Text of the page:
The story begins in 1864, three years after Queen Victoria (Dench) has lost her beloved husband and mentor, Albert, and plunged into a deep and dizzying depression, which results in a complete disappearance from public view. Despite unceasing efforts by some of her children, her loyal staff and her worshipful public, no one seems to be able to lift the spirits of the disconsolate queen, who’s soon labeled “The Widow of Windsor.”
Into this gloomy milieu enters Scottish servant Brown (Connolly), the Royal Family’s loyal hunting guide and horse caretaker, who devotes his life to one goal: cheering his queen and protecting her, both physically and emotionally, from any potential harm. Down-to-earth and with no regard for protocol, Brown causes immediate upheaval in the court.
Charmingly nonchalant and single-mindedly committed to his task, Brown is the only person who doesn’t treat the queen with kid gloves. Indeed, Brown’s insolence seems to be working a magical spell on the queen, who, for the first time in years, begins to react emotionally. Spurred by Brown’s insistence, she begins to smile and resumes her rides, and spends long days walking with Brown and confiding in him.
Despite the impossible barriers of class, politics and rigid norms, Victoria and Brown are attracted to each other as individuals needing intimacy, affection and loyalty. But as soon as the queen recommences the pleasures of “being alive” (as someone says), rumors of an affair begin to scandalize British society and a crisis in the monarchy seems inevitable.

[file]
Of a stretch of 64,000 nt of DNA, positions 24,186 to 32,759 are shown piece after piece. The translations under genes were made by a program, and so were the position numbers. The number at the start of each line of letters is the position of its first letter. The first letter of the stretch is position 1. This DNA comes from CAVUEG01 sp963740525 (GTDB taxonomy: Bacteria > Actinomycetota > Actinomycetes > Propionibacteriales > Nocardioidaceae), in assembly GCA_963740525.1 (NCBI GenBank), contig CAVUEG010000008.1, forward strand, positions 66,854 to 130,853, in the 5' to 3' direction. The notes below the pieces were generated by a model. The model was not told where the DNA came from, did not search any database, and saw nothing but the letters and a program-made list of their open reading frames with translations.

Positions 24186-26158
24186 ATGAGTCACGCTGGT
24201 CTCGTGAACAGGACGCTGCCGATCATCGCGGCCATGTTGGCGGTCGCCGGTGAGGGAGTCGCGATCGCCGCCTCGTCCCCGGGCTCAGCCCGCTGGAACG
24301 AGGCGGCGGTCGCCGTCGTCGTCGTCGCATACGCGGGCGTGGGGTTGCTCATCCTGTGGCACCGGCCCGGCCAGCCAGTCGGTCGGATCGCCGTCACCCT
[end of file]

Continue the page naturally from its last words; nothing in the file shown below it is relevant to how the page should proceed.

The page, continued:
Brown is contrasted with Prime Minister Disraeli (Anthony Sher), a shrewd, charismatic politician who understands that it’s the servant who holds the key to the queen’s return to public life, an act that will once and for all terminate all rumors of an unseemly affair. For this very reason, Brown is also resented by Sir Henry Ponsonby (Geoffrey Palmer), the queen’s private secretary, and her children, particularly Bertie (David Westhead), Prince of Wales.
Director John Madden handles his chores far more impressively than he did in his last assignments (“Ethan Frome,” “Golden Gate”), employing an unobtrusive style that serves the drama effectively and allows his gifted thesps to develop highly modulated characterizations.
Mostly working onstage and occasionally appearing in movies (recently as M in “Goldeneye”), Dench brings her commanding stature and superb elocution to the multi-nuanced role of a strong but vulnerable woman. As written and performed, Dench’s Victoria deviates from previous stage and screen portrayals that have shown the queen to be arrogant, rigid and unfeeling.
As a character, Brown lacks the overtly heroic dimensions of Rob Roy or the William Wallace of “Braveheart,” two mythic Scottish figures celebrated in recent American movies, but Connolly (better known as a comedian) acquits himself marvelously, stressing the irreverent willfulness of a servant who sacrificed his entire life in Her Majesty’s service, a man who faced a major personal dilemma when pressured to give Victoria back to the nation at the cost of his own heart.
Though there are a number of outdoor scenes and production values are handsome, ultimately it’s the narrow focus and chamber nature of the material that lends the movie its resonance and emotional power.